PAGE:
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This nOde last updated January 20th, 2004 and is permanently morphing...
(9 Ik (Wind) / 10 (Muan (Owl) - 22/260 - 22.214.171.124.2)
In the 1960s the CIA became interested in the Voynich Manuscript because the CIA is in the business of code making and breaking, a huge amount of energy goes into this. If you know anything about the enigma project in WWII you know that vast energies go into the making of unbreakable codes and so they very systematically sought out all examples of encrypted material throughout history and just lickety-split deciphered it, one after another. All occult and magical codes known to exist in Europe can be traced back to one person, virtually to one person, to Trithemius, Bishop of Spawnheim who was the great teacher of Henry Cornelius Agrippa.
As far as the relationship between John Dee and Giordano Bruno, the relationship is that they were both derivative of the school of magic that can be traced back to Henry Cornelius Agrippa Von Nettleshine who was another model for Faust. Agrippa wrote De Libro Quatro De Occulta Philosophia, four books of occult philosophy, and that was the core work for European magic. All European magic can be traced back to the Agrippan system and Agrippa was the direct student of the Abbot Trithemius of Spawnheim that we mentioned yesterday as the source of all the magical codes of the middle ages. If you're interested in a brilliant but fictional treatment of John Dee and Giordano Bruno, I'd like to recommend a novel to you. It's called _Aegypt_, it's by John Crowley, the same gentleman who wrote Little Big which is a wonderful novel about the magical interface between two worlds. But his book _Aegypt_, fully half of the book is given over to a wonderfully rich retelling of the relationship between Bruno and Dee. Some people have wanted to say that Dee and Bruno actually crossed physical paths in London but I've looked into it and they missed each other by about two weeks. Bruno was setting sail for England as Dee was setting sail for France and the Rosicrucian enlightenment episode that I talked about.
- Terence McKenna lecture on Alchemy
"In his influential work De occulta philosophia libri tres (1531), Agrippa combined magic, astrology, Qabbalah, theurgy, medicine, and the occult properties of plants, rocks, and metals. This work was an important factor in the spread of the idea of occult sciences." ; "The magical interpretation of Qabbalah reached its peak in Henri Cornelius Agrippa of Nettesheim's De occulta philosophia.".
Encyclopedia of Religion, Mircea Eliade ed. in chief, MacMillan Publishing Company, New York 1987, article on Occultism by Antoine Faivre (Director of Studies at the Ecole Pratique des Hautes Etudes, Section des Sciences Religieuses, Sorbonne University; Professor of Germanic Studies at the University of Haute-Normandie. XI:38 ; article on Qabbalah by Moshe Idel (Hebrew University of Jerusalem) XII:120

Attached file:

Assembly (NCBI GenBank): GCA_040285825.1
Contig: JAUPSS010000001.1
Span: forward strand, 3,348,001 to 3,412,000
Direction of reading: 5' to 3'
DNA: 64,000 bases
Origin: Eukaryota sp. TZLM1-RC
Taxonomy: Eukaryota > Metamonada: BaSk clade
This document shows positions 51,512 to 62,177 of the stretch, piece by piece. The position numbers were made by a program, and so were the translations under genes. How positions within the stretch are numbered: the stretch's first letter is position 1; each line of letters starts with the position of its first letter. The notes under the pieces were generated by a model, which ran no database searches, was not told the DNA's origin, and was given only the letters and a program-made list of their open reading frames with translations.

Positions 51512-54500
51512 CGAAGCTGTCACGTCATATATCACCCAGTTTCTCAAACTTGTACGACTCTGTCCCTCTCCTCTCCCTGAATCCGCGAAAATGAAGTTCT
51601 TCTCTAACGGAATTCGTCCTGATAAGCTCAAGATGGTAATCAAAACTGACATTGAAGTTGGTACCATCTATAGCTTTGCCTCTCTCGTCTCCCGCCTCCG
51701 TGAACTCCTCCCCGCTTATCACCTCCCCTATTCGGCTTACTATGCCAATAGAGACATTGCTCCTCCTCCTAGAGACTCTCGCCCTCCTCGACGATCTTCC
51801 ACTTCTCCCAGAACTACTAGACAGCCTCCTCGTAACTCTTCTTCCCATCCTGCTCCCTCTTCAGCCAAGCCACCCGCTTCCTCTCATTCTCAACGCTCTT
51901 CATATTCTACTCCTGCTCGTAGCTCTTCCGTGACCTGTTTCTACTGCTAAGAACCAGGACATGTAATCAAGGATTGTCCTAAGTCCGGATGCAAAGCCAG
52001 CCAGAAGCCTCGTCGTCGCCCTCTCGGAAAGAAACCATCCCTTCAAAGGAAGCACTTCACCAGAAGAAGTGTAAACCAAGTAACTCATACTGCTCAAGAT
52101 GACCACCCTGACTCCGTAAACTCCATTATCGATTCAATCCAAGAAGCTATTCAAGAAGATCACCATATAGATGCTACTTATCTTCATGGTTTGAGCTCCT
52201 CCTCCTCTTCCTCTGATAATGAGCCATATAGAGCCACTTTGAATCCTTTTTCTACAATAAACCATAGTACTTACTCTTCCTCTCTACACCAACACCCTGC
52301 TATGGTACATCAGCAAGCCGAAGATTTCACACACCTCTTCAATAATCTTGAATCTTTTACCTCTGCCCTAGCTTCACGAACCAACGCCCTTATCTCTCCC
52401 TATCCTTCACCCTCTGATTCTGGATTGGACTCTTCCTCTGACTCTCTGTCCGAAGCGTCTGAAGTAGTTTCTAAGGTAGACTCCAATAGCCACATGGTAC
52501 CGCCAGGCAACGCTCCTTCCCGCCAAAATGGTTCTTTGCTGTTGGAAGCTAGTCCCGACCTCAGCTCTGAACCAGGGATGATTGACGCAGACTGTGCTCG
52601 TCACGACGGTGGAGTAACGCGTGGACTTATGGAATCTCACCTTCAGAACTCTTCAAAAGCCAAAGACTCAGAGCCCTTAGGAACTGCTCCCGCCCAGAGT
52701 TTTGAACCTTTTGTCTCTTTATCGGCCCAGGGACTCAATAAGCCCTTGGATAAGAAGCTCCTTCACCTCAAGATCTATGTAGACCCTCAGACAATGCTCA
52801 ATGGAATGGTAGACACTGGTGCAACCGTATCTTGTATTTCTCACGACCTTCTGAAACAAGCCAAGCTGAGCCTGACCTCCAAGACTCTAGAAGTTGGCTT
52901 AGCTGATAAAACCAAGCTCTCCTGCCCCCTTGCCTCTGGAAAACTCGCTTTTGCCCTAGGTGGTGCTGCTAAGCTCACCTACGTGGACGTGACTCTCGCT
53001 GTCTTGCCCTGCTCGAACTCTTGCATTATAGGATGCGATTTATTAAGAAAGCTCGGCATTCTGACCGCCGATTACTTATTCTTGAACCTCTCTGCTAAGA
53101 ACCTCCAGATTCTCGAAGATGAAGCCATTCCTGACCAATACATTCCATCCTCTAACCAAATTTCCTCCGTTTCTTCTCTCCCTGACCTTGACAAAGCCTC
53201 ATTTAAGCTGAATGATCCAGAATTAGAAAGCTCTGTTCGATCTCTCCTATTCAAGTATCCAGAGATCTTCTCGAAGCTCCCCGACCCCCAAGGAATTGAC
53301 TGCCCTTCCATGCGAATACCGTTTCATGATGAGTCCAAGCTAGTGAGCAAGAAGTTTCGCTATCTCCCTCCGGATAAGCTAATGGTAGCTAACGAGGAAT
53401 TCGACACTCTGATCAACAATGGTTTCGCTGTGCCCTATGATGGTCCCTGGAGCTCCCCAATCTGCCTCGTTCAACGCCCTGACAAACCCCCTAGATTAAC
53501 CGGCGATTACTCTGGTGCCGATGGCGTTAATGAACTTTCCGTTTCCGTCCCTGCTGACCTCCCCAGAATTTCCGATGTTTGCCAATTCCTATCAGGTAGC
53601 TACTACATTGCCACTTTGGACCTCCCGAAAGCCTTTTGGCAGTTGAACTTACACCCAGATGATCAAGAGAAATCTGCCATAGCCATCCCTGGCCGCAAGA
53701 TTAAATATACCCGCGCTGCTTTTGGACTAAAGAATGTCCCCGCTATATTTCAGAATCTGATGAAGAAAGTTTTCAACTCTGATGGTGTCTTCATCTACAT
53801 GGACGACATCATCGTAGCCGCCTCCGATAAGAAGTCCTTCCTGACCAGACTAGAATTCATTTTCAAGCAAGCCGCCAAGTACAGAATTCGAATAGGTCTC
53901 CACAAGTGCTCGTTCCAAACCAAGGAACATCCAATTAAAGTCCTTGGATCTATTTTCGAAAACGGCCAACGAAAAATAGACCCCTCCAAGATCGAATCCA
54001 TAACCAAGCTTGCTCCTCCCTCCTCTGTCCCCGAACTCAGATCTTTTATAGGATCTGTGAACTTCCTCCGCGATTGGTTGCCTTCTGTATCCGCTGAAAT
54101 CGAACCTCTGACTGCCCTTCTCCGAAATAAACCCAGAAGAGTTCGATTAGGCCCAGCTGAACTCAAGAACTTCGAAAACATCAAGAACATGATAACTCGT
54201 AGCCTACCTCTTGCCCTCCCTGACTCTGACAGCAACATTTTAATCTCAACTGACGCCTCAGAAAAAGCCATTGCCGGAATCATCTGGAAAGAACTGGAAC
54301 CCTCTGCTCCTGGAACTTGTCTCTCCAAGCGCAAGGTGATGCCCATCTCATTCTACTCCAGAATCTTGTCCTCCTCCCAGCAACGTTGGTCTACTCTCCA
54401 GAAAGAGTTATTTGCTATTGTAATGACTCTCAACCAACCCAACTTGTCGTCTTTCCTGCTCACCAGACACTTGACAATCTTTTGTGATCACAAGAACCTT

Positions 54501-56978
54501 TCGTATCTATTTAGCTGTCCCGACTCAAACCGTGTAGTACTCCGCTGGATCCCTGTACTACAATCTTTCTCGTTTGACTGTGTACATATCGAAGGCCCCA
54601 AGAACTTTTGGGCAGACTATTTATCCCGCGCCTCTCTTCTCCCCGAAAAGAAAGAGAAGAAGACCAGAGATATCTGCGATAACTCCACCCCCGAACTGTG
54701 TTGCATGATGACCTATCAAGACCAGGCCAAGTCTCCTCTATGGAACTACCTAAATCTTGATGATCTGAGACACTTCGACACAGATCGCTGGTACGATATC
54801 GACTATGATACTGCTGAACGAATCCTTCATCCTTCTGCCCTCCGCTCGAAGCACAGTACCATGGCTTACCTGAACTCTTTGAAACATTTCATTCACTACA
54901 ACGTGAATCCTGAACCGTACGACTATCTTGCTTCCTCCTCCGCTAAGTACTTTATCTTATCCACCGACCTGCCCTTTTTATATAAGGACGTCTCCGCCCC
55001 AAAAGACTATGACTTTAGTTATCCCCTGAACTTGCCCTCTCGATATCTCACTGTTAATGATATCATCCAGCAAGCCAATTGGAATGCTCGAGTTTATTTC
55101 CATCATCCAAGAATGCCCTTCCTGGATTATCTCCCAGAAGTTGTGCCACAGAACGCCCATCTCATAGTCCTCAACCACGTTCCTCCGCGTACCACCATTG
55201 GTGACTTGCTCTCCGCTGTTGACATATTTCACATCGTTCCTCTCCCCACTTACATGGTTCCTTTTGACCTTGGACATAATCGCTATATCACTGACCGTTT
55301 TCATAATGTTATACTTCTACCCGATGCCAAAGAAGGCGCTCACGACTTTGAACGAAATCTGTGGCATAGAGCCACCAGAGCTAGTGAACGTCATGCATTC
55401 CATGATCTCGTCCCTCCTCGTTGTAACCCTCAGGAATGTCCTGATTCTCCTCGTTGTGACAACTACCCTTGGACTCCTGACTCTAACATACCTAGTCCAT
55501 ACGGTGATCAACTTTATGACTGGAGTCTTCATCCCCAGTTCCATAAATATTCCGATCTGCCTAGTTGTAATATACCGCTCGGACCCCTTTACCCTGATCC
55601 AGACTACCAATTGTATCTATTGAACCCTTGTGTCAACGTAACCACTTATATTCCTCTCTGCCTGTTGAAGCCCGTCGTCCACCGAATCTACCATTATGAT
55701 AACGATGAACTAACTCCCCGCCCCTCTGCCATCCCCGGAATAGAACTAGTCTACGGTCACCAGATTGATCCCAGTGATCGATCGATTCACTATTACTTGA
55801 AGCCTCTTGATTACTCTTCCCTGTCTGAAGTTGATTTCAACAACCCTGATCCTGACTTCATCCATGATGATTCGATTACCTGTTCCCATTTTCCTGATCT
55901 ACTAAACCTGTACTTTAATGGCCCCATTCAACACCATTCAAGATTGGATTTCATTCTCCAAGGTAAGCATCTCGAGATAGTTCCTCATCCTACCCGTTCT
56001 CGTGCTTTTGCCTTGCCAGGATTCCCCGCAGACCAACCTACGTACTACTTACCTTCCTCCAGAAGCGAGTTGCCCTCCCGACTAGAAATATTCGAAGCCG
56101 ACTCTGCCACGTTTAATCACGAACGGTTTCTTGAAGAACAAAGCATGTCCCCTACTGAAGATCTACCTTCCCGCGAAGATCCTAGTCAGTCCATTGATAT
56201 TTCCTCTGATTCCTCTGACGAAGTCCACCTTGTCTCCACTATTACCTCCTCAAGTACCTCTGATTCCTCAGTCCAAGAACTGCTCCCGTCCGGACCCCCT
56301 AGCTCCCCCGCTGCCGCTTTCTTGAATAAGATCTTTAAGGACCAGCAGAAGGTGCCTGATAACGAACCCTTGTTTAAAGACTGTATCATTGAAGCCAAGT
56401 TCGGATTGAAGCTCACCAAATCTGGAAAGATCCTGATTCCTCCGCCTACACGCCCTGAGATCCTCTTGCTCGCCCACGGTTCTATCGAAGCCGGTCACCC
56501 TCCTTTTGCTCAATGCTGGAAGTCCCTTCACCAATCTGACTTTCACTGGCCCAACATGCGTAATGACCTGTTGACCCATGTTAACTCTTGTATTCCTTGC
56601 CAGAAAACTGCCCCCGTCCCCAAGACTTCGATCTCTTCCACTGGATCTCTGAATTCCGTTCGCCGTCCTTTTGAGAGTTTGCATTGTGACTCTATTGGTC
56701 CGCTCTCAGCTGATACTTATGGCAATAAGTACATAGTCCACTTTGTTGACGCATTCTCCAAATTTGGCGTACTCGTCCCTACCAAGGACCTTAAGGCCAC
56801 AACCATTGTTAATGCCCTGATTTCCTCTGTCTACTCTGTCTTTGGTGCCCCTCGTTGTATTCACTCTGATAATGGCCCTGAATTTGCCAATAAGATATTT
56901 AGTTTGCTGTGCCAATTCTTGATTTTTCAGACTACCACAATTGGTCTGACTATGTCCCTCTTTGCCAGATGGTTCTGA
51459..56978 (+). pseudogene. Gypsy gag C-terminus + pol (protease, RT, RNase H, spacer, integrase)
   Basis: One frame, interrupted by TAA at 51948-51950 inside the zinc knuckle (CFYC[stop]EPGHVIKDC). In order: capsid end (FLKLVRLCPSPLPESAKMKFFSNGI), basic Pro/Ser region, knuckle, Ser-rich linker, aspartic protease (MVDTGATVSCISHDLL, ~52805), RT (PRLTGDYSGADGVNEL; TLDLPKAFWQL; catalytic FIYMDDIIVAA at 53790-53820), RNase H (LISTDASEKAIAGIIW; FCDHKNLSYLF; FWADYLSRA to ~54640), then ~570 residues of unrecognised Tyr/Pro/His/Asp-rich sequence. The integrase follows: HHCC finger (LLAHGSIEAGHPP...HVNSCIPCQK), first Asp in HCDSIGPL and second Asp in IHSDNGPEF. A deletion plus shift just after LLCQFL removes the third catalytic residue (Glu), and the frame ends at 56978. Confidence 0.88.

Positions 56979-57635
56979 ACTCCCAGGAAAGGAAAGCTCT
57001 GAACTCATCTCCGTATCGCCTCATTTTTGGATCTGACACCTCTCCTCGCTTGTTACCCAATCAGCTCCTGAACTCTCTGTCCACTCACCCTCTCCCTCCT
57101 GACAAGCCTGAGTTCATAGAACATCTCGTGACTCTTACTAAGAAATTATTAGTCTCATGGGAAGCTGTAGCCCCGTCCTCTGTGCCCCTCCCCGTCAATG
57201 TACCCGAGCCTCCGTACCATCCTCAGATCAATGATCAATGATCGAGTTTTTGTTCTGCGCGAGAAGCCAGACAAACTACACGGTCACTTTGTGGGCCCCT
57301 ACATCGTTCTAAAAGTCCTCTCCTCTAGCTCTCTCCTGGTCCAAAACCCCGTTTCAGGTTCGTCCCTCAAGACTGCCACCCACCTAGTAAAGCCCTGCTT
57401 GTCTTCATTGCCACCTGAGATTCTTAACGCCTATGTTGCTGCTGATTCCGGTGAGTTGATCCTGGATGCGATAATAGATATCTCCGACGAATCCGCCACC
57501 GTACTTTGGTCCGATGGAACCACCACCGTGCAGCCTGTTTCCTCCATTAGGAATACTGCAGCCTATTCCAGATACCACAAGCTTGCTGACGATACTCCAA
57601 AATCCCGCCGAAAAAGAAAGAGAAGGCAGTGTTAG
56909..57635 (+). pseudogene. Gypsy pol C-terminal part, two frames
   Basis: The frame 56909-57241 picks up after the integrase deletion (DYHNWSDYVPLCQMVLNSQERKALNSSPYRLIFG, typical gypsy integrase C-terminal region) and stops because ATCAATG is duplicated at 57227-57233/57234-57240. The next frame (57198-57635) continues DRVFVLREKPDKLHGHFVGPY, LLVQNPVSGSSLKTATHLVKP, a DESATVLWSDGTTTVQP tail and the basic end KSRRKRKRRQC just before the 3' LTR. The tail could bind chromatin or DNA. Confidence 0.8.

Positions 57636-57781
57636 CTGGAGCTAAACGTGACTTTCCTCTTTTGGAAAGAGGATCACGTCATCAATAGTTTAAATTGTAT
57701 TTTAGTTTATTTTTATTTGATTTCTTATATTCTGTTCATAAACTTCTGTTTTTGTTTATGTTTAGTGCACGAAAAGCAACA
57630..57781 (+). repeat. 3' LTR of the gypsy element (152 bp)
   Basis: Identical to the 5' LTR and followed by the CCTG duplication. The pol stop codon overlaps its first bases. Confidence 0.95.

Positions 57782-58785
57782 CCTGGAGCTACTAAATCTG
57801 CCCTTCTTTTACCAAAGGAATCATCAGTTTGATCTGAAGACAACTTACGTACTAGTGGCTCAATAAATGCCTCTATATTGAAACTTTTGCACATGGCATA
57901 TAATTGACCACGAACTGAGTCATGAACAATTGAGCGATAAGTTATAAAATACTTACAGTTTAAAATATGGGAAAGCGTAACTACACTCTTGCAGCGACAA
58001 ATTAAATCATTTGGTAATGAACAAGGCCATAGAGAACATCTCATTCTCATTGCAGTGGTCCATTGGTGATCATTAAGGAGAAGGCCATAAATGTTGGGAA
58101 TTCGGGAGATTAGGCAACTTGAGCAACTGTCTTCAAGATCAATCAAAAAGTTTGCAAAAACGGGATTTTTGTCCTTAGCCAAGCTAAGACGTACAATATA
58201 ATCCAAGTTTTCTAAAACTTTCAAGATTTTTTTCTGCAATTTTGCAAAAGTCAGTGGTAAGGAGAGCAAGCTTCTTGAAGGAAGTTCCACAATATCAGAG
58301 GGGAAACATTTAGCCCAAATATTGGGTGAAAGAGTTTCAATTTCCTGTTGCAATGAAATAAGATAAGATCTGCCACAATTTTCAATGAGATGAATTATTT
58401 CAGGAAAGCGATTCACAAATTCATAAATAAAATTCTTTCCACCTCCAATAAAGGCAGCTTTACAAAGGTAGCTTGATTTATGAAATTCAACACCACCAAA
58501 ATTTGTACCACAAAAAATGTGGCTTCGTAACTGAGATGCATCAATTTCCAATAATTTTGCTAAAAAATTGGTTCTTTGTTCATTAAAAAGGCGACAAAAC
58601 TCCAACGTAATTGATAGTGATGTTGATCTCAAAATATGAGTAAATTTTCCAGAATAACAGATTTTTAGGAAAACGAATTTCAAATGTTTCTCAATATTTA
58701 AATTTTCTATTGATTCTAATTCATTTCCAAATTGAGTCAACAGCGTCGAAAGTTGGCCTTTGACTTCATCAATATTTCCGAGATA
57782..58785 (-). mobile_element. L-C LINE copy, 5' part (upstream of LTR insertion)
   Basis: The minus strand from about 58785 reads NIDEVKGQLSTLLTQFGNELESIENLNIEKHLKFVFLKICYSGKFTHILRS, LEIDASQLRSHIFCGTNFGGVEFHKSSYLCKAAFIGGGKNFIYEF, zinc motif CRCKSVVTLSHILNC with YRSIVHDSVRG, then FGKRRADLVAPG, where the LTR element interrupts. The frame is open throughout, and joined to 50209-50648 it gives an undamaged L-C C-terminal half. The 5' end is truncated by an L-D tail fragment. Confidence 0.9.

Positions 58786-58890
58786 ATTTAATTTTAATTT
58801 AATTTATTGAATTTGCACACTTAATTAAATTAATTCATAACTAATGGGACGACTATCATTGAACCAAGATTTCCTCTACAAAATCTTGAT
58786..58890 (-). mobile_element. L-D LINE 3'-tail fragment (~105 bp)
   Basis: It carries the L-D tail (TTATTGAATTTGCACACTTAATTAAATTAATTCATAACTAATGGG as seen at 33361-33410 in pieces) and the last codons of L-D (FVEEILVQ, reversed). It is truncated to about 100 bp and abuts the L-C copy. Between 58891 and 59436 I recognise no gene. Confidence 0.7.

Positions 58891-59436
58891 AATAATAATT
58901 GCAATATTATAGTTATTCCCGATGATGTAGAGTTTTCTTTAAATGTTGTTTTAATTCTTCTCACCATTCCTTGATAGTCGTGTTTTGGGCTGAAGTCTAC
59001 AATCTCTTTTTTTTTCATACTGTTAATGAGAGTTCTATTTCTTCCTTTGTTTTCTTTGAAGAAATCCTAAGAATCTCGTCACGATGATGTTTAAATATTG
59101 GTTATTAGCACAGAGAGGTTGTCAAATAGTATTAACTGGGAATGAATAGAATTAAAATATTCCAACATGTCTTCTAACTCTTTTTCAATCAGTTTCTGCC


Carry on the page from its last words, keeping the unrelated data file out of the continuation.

Date: Wed, 16 Dec 92 12:24:33 CST
Subject: "What Gibson Is Saying With Agrippa": some bogus deconstruction
Prescript: Just got done talking to Kevin Begos (the official distributor for the full "Agrippa" package), and he asserts that the hidden intentions which I ascribe to Mr. Gibson in the following piece are not actually true... ownership protection actually was* Gibson's intent.
Great! So *both* parties are unwitting participants in the "emergent phenomenon!" Even better!
Anthony Garcia 16dec92
= = = = = = = = = = = = = = = = = = = = = = =
I believe that which follows is usually referred to as "deconstruction" -- which I glork from context as meaning "to infer the hidden conscious or subconscious intent of an author, using his published work as a source for your silly and bogus guesses, the sillier and more bogus, the better."
By the way, please be sure to read footnote 1. The point I try to make there deserves more attention.
What Gibson Is Saying with
"Agrippa" : Some Guesses
Anthony Garcia email@example.com 16 December 1992
"Information wants to be free", it is often said in cracker circles.<1> The poem/art-object/cracker<2>-challenge "Agrippa", is an artistic statement of this concept.
What "Agrippa" is: a poem by William Gibson (noted fiction author, patron saint of many "wannabe-a-cyberpunk" crackers), encoded on a disk, encased inside an "objet d'art", sold for a ridiculously high price. When the disk is used to start up a personal computer, the poem scrolls slowly up the screen, then destroys or irreversibly encrypts itself.
The poem is about memories; the overt reason for the format of it's presentation is to ensure that the poem itself exists only as a memory after being read.
However, I do not think that "the impermanence of memories" is the true theme of "Agrippa".